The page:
January 14, 2015

When Should You Move?

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When you’re thinking about moving, there is a lot to take into consideration. The most basic question, when to move, is worth contemplating. Scheduling a move at a convenient or cost-effective time is not a luxury everyone has. For some people, relocating is something one does due to an occupational change or a a family demand. Often these events can arise suddenly and there is not much time to orchestrate the logistics in an economic way. In those situations, a person can only do their best to ensure good pricing by shopping around for the best deal. However, if you are able to plan your move time in a more open-ended fashion, is there a season in which shipping it is cheaper?

The short answer: It depends.

The truth is that the prices of moves depend on a number of variables including where you’re moving, demand, and fuel prices. As the price of fuel is constantly changing, this can have a severe impact on the cost of your move. Currently these prices are low, but this can change. A move one year may cost more or less the following year.

That said, there are some factors individuals should take into consideration when they are planning their move:

Summertime means increased prices: This is the season people tend to get outside and be active. They may take vacations or weekend trips to the beach or mountains. It’s also by far the most popular season for people to move. Without having to deal with the harsh conditions that can accompany moving in the winter, such as cold and snow, summer moves are easier to plan. This can put a higher demand on shippers and may drive up the price. Additionally, because of the increased travel, there is a greater consumption of fuel, which can skyrockets its prices. Due to this, shipping costs increase and moves can become far more expensive. If you can help it, try to move off-season, meaning not in the summer, and you’ll likely save some money on your move.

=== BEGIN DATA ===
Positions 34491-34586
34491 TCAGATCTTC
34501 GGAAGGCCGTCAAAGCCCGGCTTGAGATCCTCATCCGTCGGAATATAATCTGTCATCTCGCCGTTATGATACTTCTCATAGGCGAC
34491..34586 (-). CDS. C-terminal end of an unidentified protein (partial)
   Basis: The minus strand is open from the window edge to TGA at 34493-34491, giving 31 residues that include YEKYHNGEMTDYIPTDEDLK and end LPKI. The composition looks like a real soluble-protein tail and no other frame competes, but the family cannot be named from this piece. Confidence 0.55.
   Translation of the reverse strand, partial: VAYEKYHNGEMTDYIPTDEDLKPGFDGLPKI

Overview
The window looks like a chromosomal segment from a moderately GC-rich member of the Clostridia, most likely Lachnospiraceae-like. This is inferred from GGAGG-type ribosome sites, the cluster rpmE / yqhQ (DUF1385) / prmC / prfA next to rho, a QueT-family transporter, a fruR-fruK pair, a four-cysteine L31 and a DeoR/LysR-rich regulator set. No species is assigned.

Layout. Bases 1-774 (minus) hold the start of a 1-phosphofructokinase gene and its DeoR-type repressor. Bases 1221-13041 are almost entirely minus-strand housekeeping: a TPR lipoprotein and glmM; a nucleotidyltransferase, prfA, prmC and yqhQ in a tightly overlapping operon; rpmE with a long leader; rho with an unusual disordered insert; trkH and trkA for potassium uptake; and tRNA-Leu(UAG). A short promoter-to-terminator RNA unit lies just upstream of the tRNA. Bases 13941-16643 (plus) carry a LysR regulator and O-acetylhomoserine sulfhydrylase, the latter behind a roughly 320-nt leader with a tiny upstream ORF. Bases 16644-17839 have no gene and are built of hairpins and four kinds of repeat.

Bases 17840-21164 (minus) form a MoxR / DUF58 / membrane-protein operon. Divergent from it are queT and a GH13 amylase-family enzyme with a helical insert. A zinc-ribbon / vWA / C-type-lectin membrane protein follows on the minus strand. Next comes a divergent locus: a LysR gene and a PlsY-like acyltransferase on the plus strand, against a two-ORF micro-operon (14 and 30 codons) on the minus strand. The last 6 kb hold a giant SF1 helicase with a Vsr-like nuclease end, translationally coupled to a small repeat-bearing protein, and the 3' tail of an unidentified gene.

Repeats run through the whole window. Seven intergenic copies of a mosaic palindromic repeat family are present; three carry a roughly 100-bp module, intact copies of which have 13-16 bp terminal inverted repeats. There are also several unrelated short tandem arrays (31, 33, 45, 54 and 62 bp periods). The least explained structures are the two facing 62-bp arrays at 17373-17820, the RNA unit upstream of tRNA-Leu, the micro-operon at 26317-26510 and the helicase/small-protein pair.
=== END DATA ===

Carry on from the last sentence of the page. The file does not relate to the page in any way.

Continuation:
Snowbirds pay higher prices: If you’re living the American dream and enjoying the warmer southern climate in the winter and then heading north to soak up the hot days and cool nights of the summer, it’s likely you’ll pay the price. Southbound winter traffic is in high demand and can drive up prices, as can its northbound spring counterpart. High demand means that you might have to work a little harder and pay a bit more to find a shipping company that can accommodate you if you’re following these routes.

Bottom line: The time you plan your move can make a difference. If you have the option, try to schedule it at a time when fuel costs and demand are low. It might end up saving you some money. But if you can’t, don’t worry, as seasonal fluctuations are rarely more than 10-15% of the average price.


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